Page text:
First an Outcast, Then an Inspiration

IN the fall of 1932, fresh out of high school, Elizabeth Catlett showed up at the School of Fine and Applied Arts of the Carnegie Institute of Technology in Pittsburgh, having been awarded a prestigious full scholarship there. But she was turned away when it was discovered that she was “colored,” and she returned home to Washington to attend Howard University.

Seventy-six years later, the institution that had rejected her, now Carnegie Mellon University, awarded her an honorary doctorate in recognition of a lifetime’s work as a sculptor and printmaker. By then, after decades of living and making art in Mexico, she had become a legendary figure to many in the art world, to the point where some were even surprised to learn she was still alive.

But not everyone, and certainly not the far younger, primarily African-American artists included along with her in the show “Stargazers: Elizabeth Catlett in Conversation With 21 Contemporary Artists,” on view now at the Bronx Museum of Art. “A lot of people like her are just kind of myths,” said Hank Willis Thomas, whose gold-chain and cubic zirconia nod to both the abolitionists of the 19th century and to rappers, “Ode to CMB: Am I Not a Man and a Brother,” is in the show and shares with much of Ms. Catlett’s work a concern with the history of slavery and “the black body as commodity,” he said. “A lot of her work,” he added, “especially from the ’60s and ’70s, could pass as art of today.”

Ms. Catlett, now 96, is known for her work’s deep engagement with social issues and the politics of gender, race and deprivation. She started down this road during the Depression, when she participated in the Federal Art Project, and followed it consistently into the era of the activist Black Arts movement in the ’60s and beyond. Which is not to say she has focused on message at the expense of form: she prepared for her M.F.A. under Grant Wood at the University of Iowa (“he was so kind,” she recalled recently, and he always addressed her as “Miss Catlett”) and also studied in New York with the Modernist sculptor Ossip Zadkine and at the Art Students League, developing her own brand of figurative modernism in bronze, stone, wood, drawings and prints.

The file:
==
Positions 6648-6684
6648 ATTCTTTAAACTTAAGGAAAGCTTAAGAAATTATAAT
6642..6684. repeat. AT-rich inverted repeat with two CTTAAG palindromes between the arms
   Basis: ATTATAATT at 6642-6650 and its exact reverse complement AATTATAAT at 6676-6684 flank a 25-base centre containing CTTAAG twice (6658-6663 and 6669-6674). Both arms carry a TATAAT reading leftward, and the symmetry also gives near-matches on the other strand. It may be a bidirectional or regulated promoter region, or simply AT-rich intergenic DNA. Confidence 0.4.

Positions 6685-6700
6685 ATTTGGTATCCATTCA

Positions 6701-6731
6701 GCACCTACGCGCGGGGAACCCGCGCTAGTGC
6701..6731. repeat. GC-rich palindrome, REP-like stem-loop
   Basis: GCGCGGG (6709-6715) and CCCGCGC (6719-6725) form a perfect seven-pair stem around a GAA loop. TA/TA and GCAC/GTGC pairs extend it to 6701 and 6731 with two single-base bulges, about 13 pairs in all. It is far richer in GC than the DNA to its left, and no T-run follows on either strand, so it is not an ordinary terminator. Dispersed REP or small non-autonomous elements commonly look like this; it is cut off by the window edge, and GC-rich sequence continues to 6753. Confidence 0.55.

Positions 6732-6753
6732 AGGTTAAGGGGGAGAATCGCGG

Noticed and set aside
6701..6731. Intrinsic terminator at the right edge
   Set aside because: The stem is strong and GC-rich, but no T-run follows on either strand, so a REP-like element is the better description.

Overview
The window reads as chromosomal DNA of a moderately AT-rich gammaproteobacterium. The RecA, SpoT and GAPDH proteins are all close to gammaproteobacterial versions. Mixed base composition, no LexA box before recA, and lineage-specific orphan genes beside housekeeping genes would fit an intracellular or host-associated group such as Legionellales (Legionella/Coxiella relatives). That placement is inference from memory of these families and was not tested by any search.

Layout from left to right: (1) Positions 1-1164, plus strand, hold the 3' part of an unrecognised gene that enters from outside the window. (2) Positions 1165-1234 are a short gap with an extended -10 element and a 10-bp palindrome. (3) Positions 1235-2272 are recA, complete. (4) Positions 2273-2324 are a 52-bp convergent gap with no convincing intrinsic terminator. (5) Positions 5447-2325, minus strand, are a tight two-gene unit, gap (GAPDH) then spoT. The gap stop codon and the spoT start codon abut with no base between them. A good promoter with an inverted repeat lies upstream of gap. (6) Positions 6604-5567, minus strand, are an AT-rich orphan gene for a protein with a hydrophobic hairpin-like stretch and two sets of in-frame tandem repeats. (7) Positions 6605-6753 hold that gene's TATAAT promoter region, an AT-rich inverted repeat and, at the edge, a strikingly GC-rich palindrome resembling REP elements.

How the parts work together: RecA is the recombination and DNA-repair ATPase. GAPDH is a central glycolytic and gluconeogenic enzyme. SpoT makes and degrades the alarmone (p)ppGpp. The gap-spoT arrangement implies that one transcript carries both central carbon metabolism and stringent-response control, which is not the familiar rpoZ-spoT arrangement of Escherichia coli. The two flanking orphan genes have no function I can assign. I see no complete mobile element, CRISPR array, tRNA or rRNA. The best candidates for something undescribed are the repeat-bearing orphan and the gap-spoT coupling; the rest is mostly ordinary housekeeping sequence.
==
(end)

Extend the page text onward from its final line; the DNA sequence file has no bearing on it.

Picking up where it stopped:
Though that style has often been compared to Henry Moore’s, her work has always been grounded in her perspective as a black woman and artist, ruminating on communal struggle, pride, resistance, resilience and history, particularly through her depictions of the female form.
The curator of the Bronx Museum show, Isolde Brielmaier, has juxtaposed 31 of Ms. Cattlet’s works with pieces by 21 other artists — less to point out her direct influences on them, Ms. Brielmaier said, than to explore resonances between the older artist and the younger ones. The idea, she added, was to make the show about “what all the artists are thinking, and to look at the past and the future.”

Ms. Catlett herself, who is back in New York this week for a panel discussion about “Stargazers” at the museum on Friday, demurs about her influence on later generations. (She is, however, clear about the most important advice she can offer an artist, she said during her previous visit to the city, in the fall: “Never turn down a show, no matter where it is.”) She has lived much of her life, after all, on the margins of an art history she and other artists of color were not invited to help write for a very long time.

In 1947, while on a fellowship in Mexico, she married the artist Francisco Mora, whom she had met through the Taller de Gráfica Popular printmaking collective. Their left-wing political associations did not endear her to the State Department, which declared her an undesirable alien when she took Mexican citizenship in 1962. This, on top of Ms. Cattlet’s race, contributed to her relative obscurity in the mainstream American art world.